Saturday 11:30am

Computer Issues the past week…

Will update soon….

Dr Howard and the Dweebs…………………..:-)

Labor Day Update 5:30PM

With the expected wind increase yesterday…..clearing came to the skies of Old Woolly as expected.  Afternoon clouds and a few light showers dotted the skies mainly to our east.

Eastern California continues to be inbetween a Trof in the Pacific NW and an upper high over Colorado. A moist Monsoon flow will continue to effect mainly Nevada and extreme Eastern Ca. Our local Sierra seems to have just enough SSW flow to keep the smoke to our north and showers mainly to our east. However for the record, the Sierra is still expecting a chance of showers or Thunder the next two days..  The upper low will begin to shift east Wednesday putting Mammoth a bit closer to the Rt Rear entry of the upper jet for some extra Divergence aloft and that may make for a better chance of the showers Wednesday PM. Thereafter, Thursday and into the weekend is of concern as far as the possibility of smoke returning to our area from the Rim Fire.

Much drier air and a more stable air mass is expected to move over our region Thursday. Although the main effect of the upper low will be a stronger and drier Southwest flow with winds gusting to 35+ MPH.  Conditions may be favorable for increased fire activity from the weather conditions headed our way.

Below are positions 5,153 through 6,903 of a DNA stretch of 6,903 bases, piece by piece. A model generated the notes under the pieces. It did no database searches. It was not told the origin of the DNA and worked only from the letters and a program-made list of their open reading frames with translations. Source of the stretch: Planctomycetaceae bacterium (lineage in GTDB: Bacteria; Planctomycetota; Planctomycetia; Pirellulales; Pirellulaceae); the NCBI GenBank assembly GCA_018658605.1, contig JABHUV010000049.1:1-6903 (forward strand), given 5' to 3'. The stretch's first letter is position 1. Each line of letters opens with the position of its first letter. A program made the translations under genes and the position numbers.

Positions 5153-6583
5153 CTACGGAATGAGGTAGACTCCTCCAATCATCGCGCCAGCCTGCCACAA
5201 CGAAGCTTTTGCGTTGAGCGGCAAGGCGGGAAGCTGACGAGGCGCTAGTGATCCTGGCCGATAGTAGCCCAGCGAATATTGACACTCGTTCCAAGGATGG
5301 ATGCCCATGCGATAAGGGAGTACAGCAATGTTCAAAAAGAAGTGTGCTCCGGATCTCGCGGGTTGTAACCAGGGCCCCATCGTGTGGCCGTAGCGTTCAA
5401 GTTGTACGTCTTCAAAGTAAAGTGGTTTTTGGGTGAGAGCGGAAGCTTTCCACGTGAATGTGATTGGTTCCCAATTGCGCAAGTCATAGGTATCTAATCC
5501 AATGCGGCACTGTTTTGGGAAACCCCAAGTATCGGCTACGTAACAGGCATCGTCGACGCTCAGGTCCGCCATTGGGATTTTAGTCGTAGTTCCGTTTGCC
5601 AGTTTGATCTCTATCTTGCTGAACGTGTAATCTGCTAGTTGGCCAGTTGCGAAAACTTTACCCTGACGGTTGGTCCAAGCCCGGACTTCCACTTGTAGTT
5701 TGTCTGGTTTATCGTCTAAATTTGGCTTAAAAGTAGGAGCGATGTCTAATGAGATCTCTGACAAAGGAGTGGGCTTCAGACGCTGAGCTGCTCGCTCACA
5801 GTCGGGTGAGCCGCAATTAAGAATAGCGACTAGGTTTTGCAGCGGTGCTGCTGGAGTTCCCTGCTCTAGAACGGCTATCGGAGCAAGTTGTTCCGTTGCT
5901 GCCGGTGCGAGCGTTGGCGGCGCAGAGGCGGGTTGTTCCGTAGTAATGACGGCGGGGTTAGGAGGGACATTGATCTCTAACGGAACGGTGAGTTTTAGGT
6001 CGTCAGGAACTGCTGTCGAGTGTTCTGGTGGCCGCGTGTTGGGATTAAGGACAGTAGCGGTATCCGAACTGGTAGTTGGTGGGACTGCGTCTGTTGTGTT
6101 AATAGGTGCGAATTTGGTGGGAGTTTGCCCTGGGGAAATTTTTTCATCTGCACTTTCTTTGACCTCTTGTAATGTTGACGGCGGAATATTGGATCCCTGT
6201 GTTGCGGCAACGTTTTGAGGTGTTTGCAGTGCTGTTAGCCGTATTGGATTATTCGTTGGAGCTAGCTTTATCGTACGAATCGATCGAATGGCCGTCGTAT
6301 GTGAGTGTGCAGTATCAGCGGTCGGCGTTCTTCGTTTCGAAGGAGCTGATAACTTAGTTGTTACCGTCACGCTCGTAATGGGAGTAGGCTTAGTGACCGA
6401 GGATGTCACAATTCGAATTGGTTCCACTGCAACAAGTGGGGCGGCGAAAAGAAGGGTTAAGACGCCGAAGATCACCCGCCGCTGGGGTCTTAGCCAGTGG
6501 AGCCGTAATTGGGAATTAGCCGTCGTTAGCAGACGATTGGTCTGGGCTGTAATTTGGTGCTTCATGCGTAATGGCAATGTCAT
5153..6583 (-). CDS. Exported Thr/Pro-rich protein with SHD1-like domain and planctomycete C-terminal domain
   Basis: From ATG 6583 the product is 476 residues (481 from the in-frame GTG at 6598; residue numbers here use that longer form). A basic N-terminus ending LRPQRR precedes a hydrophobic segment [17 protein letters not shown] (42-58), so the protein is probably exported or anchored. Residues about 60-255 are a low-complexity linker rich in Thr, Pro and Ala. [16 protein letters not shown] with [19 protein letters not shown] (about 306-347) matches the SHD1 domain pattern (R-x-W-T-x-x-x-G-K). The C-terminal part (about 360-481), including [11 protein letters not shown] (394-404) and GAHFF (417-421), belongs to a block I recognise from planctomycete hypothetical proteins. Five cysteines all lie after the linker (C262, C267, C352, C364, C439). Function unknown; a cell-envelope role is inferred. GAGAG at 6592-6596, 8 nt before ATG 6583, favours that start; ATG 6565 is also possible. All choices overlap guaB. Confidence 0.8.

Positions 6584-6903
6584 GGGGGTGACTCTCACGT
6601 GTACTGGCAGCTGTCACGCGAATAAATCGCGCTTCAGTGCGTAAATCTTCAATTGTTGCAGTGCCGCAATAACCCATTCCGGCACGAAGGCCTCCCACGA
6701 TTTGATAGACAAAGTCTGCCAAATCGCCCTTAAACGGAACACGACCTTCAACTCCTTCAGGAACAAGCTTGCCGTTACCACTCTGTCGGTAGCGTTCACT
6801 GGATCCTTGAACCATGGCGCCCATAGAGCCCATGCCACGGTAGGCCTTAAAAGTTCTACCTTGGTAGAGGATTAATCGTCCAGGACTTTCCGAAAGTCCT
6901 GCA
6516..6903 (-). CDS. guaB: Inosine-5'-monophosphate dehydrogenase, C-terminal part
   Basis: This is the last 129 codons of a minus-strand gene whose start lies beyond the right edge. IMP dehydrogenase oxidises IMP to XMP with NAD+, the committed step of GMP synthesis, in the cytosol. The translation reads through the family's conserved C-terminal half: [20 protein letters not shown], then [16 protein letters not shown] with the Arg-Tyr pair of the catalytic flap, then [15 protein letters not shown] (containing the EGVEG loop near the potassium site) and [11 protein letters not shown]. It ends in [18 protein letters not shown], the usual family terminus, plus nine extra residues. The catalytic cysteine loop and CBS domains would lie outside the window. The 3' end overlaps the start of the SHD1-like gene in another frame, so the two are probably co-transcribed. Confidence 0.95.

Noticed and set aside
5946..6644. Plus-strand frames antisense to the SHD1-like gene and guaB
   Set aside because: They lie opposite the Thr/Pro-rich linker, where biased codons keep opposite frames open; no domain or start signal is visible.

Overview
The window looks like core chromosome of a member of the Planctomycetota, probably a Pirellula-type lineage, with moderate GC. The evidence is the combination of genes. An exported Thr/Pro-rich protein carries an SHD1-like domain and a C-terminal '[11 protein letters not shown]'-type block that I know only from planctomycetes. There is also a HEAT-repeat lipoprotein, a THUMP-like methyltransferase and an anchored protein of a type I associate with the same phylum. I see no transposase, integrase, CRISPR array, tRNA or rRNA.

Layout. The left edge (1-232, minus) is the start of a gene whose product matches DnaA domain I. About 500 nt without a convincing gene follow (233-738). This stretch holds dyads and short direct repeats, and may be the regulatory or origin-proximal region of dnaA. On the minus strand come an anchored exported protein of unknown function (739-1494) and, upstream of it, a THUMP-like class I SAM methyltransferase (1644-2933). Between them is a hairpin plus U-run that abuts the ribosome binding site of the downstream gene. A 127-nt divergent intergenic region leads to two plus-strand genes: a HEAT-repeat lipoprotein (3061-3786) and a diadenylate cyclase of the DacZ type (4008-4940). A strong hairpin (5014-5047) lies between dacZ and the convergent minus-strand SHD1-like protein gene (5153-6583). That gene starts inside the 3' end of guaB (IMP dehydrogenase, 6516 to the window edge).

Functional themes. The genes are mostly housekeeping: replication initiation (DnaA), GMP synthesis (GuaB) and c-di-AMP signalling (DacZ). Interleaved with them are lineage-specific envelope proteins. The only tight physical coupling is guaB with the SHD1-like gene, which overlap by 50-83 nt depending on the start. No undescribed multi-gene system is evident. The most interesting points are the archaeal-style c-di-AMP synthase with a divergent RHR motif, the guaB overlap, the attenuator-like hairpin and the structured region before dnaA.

As the winds increase Thursday, they will begin to back to the west during the day. That is a better trajectory for the return of smoke to Southern Mono County. Then there is always the possibility that if there is some cooling with the system to our north, a northerly drainage wind my develop during the late night and into the morning.  This very well may bring a return to smoky conditions to Southern Mono County again like last weekend.  The fire is 60% contained. Lets hope containment continues on a rapid pace.

The Dweeber…………………………:-)


Update #28

Release for Monday, September 2, 2013/Time: 6:30 AM

Incident Statics

Acres Burned: 228,670 (357 square miles) Structures Threatened: 4,500

Containment: 60% Residences Destroyed: 11

Fire Start Date: August 17, 2013 Commercial Property Destroyed: 3

Fire Cause: Under Investigation Outbuildings Destroyed: 97

Cost to date: $66 million Injuries: 5

Total Personnel 4,616

Fire Update

Line construction combined with burning operations continued overnight where safe conditions and accessibility allowed on the east and southeast flanks of the fire. There has been good progress made on the spot fires occurring near Pilot Peak and along the southern perimeter. Fire activity continues to be active in the south and southeast with moderate rates of spread and torching. Today winds will be coming from the south southwest with up to 20mph gusts. Fire activity has been slow and moderate in the north end of the fire. Today’s fire weather is extreme. Very active fire and extensive spotting continues to hamper suppression efforts and pose risks to firefighters. Air resources continue to be utilized in assistance with spot fires, slowing fire advancement, and control lines in advance of the fire spread.